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Protecting the child dancer. (On Education).

A BIG PART OF LIFE IS ABOUT MAKING CHOICES; SOMETIMES THEY ARE EASY AND OTHER TIMES THEY BECOME REALLY TOUGH DECISIONS. AS DANCE TEACHERS THE CHOICES WE MAKE CONCERNING OUR SCHOOLS can have an enormous influence on the children who dance through them.

Consider the teacher from Anytown, America, who must select the music for an 8-year-old dancer's solo. She has two choices: One is "Be Our Guest" from Beauty and the Beast and the other is a cut from a new Madonna album. To me, there is no choice--"Be Our Guest" it is. The dancer is 8 and should be performing to music that she can relate to and is age appropriate. I think the majority would agree with me. However, in my travels I am witnessing children who are too young to be dancing to the music choices of their teachers or choreographers. I consider it an epidemic right now.

The problem isn't only the choice of music, but the costuming and movement as well. Seeing 8-year-old dancers in Lycra bras and panties covered with rhinestones strutting across the stage like they're well-trained exotic dancers is offensive to me. These performances are not age appropriate or what teaching dance is all about. The teachers who make what I consider the wrong choices are not only hurting their dancers but are giving private-sector dance education a bad name.

I often wonder why the parents of these children are not outraged at the dance teachers. Some seem to consider other studios' choreography inappropriate but appear to be blinded when it comes to their own child's performances. I've come to the conclusion that parents believe their child's teacher is a professional who knows what he or she is doing, therefore the parents believe it must be OK to see their children gyrating in bras and panties onstage. They are the same parents who are paying $50 to $75 for big blonde wigs for their children to wear with their suggestive costumes. What's funny about this is that if you asked those parents to spend the same amount of money on a set of master classes, they would tell you that they couldn't afford it.

I just witnessed an entire class of twenty-four dancers wearing those wigs. It looked to me like twenty-four Dolly Partons, without her assets! First of all, the black and Asian dancers looked ridiculous; then one of the wigs flew off one of the dancer's heads. The children were tripping over it and kicking it all over the stage. By the time the piece was over, five dancers had lost their wigs. Not only should they not have been wearing them, but the audience wasn't watching the performance; they were watching those wigs flying all over the stage and were laughing at the children. I was embarrassed for the dancers and for the dance-teaching profession.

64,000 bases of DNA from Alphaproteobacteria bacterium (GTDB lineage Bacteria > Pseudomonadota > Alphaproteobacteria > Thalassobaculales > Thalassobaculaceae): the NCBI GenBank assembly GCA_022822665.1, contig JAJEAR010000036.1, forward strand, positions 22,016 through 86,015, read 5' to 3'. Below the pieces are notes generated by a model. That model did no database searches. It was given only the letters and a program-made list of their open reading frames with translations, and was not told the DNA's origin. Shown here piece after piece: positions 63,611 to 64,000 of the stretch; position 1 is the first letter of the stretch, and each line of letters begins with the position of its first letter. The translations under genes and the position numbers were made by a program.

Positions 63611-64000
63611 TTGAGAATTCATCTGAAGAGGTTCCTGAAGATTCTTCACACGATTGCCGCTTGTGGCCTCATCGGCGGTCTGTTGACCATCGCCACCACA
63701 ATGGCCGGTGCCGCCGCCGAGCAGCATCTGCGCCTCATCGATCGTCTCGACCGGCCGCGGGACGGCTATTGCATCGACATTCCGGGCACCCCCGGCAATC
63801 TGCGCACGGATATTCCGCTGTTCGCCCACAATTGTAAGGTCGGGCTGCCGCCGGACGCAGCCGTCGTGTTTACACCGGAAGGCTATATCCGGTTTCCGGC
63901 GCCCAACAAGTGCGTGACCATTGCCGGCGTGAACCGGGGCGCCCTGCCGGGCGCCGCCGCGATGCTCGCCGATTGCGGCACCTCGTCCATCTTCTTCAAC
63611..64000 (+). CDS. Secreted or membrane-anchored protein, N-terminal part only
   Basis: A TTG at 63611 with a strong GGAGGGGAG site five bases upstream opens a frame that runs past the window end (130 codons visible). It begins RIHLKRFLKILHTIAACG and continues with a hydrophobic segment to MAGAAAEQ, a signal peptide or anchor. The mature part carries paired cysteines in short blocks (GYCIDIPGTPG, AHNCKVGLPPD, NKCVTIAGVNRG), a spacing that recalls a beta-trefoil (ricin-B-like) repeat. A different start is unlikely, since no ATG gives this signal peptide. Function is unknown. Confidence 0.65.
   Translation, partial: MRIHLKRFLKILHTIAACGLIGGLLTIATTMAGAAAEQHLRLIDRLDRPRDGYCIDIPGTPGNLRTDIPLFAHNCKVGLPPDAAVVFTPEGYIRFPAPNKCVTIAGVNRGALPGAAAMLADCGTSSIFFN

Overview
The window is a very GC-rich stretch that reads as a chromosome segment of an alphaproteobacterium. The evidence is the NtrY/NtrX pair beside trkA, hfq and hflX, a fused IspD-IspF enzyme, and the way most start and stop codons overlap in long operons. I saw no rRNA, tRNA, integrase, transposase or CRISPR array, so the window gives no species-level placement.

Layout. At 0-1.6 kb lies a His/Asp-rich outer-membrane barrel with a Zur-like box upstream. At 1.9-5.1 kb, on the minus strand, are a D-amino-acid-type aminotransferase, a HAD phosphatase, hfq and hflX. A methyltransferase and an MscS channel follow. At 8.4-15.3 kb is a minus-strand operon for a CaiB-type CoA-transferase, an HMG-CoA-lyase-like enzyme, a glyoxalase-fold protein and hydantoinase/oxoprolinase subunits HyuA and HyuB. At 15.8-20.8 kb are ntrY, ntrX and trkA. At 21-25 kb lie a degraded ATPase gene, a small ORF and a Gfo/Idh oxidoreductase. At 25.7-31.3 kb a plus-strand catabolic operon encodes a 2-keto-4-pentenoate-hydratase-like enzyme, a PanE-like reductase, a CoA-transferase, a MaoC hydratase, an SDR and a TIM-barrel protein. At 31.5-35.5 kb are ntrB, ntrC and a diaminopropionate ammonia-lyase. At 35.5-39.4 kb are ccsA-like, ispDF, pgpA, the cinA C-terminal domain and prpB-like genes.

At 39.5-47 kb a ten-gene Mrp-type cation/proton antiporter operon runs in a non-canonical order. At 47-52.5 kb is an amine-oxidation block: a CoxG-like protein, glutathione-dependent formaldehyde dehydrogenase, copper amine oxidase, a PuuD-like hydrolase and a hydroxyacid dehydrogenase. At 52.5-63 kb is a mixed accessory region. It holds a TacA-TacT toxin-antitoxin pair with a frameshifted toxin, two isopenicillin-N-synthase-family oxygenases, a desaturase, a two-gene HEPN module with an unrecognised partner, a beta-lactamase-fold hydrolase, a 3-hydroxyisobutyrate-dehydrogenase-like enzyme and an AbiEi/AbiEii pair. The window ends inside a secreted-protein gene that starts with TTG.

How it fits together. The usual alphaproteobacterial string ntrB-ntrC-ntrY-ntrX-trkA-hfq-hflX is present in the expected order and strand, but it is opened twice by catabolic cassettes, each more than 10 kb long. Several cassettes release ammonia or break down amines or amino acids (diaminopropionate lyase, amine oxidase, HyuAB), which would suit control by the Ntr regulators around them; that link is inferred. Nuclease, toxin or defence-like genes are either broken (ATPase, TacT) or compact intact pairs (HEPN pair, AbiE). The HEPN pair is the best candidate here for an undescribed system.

Often, this type of choreography is coming from the younger teachers who have grown up watching a couple of decades of MTV. They think it's cool to imitate the MTV style or choreography and because they do, so do their dancers. What's not being thought about is the fact that the dancers on MTV are adults who are trained professionals, not little children from Anytown, America.

This epidemic is especially frustrating for me because I spend a lot of time communicating with the K-12 and higher-education sectors of the dance community. I'm constantly defending the private sector. I explain that what goes on in our studios has a positive influence on more than three million children across the United States. I remind them that we are inspiring the next generation of dancers or those who are going to support dance in the future. I am confident that 95 percent of these teachers are conscientious and make appropriate choices for their students, but the other 5 percent seem to be doing everything they can to give those who criticize the private sector the ammunition they need.

If you participate in dance competitions and take the chance of choosing the Madonna song for the 8-year-old, and you offend the judges, are you doing justice to your dancer? It's likely that no one is going to be offended by a child dancing to "Be Our Guest." In fact, I think most judges would think it's the perfect choice.

In a world where children are continually exposed to sexually explicit advertising, television, movies, and even video games, I would like to see dance training have a sense of wholesomeness. There are those who may argue that I am old fashioned (at age 40), but there are literally billions of choices for music or concepts available for today's dance teachers that wouldn't offend anyone. Why not consider the uncontroversial options rather than taking a chance that you could compromise a child?

Dance Magazine columnist Rhee Gold is co-founder of Project Motivate, which sponsors retreats and seminars to reinvigorate dance educators.
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Author:Gold, Rhee
Publication:Dance Magazine
Article Type:Brief Article
Geographic Code:1USA
Date:Jul 1, 2002
Words:823
Previous Article:Advice for dancers.
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